Impact of Pulmonary Endarterectomy on Pulmonary Arterial Wave Propagation and Reservoir Function

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  • Junjing Su, NEURODIN; Department of Biomedicine; Aarhus University; Aarhus, Denmark; Neuroimmunology of Degenerative Diseases group; Department of Biomedicine; Aarhus University; Aarhus, Denmark.
  • ,
  • Alun D Hughes, Institute of Cardiovascular Science, University College London , London , United Kingdom.
  • ,
  • Ulf Simonsen
  • Jens Erik Nielsen-Kudsk
  • Kim H Parker, Department of Bioengineering, Imperial College London, London, United Kingdom.
  • ,
  • Luke S Howard, IVF Unit, Hammersmith Hospital, London, United Kingdom.
  • ,
  • Soren Mellemkjaer

High wave speed and large wave reflection in the pulmonary artery have previously been reported in patients with chronic thromboembolic pulmonary hypertension (CTEPH). We assessed the impact of pulmonary endarterectomy (PEA) on pulmonary arterial wave propagation and reservoir function in CTEPH patients. Right heart catheterization was performed using a combined pressure and Doppler flow sensor tipped guidewire to obtain simultaneous pressure and flow velocity measurements in the pulmonary artery in eight CTEPH patients before and 3 months after PEA. Wave intensity and reservoir-excess pressure analyses were then performed. Following PEA, mean pulmonary arterial pressure (PAPm, ~49 versus ~32 mmHg), pulmonary vascular resistance (PVR, ~11.1 versus ~5.1 Wood Units) and wave speed (~16.5 versus ~8.1 m/s), i.e. local arterial stiffness, markedly decreased. The changes in the intensity of the reflected arterial wave and wave reflection index (pre: ~28%; post: ~22%) were small and post-PEA patients with and without residual pulmonary hypertension (i.e. PAPm ≥25 mmHg) had similar wave reflection index (~20 versus ~23%). The reservoir and excess pressure decreased post-PEA and the changes were associated with improved right ventricular afterload, function and size. In conclusion, while PVR and arterial stiffness decreased substantially following PEA, large wave reflection persisted, even in patients without residual pulmonary hypertension, indicating lack of improvement in vascular impedance mismatch. This may continue to affect the optimal ventriculo-arterial interaction and further studies are warranted to determine whether this contributes to persistent symptoms in some patients.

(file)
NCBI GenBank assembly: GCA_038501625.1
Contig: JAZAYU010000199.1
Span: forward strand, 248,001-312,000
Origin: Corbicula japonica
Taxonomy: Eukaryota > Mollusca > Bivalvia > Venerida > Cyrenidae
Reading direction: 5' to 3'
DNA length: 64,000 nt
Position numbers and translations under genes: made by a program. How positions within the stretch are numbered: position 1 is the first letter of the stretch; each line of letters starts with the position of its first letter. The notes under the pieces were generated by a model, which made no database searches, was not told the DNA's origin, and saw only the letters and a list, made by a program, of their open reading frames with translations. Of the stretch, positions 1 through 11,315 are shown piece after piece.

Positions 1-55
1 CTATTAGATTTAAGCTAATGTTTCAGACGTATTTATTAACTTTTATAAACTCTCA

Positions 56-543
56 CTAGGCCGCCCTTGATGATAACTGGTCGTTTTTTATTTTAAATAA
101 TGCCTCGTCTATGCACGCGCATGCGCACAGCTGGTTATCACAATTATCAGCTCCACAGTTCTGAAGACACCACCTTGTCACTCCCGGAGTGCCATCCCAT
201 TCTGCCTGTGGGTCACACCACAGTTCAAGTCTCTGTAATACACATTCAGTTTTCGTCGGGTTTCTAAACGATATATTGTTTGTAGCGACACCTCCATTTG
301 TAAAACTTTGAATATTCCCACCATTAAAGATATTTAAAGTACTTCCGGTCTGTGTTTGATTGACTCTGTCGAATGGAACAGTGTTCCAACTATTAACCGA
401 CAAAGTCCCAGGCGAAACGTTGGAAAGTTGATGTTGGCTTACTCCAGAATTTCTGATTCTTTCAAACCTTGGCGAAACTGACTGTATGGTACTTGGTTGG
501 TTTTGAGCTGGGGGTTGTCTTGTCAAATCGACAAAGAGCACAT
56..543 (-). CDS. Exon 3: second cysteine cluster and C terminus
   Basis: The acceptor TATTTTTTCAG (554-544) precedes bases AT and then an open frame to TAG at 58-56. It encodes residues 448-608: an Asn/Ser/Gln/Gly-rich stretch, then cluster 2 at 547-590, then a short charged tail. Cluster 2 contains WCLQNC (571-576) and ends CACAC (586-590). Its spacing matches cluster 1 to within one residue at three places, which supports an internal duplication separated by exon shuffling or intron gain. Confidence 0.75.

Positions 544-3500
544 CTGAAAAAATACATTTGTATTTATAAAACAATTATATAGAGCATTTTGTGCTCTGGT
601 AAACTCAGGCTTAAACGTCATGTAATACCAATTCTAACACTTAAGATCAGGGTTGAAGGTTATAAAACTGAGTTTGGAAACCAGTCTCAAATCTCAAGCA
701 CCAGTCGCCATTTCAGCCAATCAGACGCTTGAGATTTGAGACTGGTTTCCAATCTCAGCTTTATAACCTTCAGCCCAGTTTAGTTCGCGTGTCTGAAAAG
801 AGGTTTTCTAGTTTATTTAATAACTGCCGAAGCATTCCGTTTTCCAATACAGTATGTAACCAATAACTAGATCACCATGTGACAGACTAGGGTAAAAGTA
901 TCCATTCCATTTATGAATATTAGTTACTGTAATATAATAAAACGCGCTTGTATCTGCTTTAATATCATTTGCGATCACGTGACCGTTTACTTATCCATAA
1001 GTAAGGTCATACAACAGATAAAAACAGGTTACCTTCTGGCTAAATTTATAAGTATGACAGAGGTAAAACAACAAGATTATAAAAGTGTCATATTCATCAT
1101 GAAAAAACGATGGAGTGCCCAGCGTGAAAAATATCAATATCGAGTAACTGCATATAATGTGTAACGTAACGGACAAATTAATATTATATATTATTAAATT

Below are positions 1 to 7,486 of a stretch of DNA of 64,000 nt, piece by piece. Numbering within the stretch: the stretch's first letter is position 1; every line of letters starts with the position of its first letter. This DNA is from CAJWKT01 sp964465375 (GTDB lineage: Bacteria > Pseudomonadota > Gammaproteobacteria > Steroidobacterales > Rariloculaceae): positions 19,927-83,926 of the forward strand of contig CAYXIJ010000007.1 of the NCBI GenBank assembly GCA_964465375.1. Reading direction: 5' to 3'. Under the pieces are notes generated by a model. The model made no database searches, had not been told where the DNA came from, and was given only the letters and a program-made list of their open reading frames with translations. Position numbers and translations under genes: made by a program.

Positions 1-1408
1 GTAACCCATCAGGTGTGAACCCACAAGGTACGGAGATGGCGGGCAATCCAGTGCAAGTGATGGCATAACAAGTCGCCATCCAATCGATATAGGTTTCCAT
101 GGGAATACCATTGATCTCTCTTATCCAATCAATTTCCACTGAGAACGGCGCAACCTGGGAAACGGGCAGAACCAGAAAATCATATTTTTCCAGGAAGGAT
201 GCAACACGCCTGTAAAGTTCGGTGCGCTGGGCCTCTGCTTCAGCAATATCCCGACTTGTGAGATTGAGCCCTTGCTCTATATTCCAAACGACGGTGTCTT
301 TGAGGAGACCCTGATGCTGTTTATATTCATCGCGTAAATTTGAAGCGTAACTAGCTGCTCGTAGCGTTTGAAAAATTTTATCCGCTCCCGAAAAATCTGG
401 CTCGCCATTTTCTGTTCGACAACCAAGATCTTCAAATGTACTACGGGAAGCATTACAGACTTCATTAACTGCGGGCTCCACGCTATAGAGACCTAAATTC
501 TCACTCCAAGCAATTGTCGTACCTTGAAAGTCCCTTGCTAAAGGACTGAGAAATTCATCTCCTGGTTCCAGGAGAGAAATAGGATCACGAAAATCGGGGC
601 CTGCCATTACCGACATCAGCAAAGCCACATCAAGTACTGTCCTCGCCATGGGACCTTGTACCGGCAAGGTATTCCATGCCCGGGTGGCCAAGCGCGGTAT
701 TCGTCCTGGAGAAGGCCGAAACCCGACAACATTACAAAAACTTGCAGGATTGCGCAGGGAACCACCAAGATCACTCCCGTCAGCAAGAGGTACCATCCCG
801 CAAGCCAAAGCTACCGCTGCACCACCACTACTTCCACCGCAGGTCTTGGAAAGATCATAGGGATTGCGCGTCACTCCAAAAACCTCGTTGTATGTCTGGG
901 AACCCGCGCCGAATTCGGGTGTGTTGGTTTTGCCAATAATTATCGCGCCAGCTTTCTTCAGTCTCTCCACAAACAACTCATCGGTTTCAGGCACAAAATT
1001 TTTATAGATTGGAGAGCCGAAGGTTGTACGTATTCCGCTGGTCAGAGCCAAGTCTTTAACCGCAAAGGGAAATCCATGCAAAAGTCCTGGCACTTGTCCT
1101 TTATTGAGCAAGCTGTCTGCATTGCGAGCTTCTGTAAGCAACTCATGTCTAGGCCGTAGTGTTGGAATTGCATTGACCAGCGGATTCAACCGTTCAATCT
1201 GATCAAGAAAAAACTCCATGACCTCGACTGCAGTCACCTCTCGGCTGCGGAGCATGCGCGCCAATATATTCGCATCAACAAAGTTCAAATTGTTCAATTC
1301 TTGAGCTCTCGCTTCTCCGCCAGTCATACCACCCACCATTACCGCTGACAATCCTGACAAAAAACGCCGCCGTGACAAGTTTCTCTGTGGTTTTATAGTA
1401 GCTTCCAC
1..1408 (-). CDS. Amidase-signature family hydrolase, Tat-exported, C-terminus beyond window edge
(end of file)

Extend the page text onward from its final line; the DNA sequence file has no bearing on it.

TidsskriftA J P: Heart and Circulatory Physiology (Online)
StatusE-pub ahead of print - 21 jun. 2019

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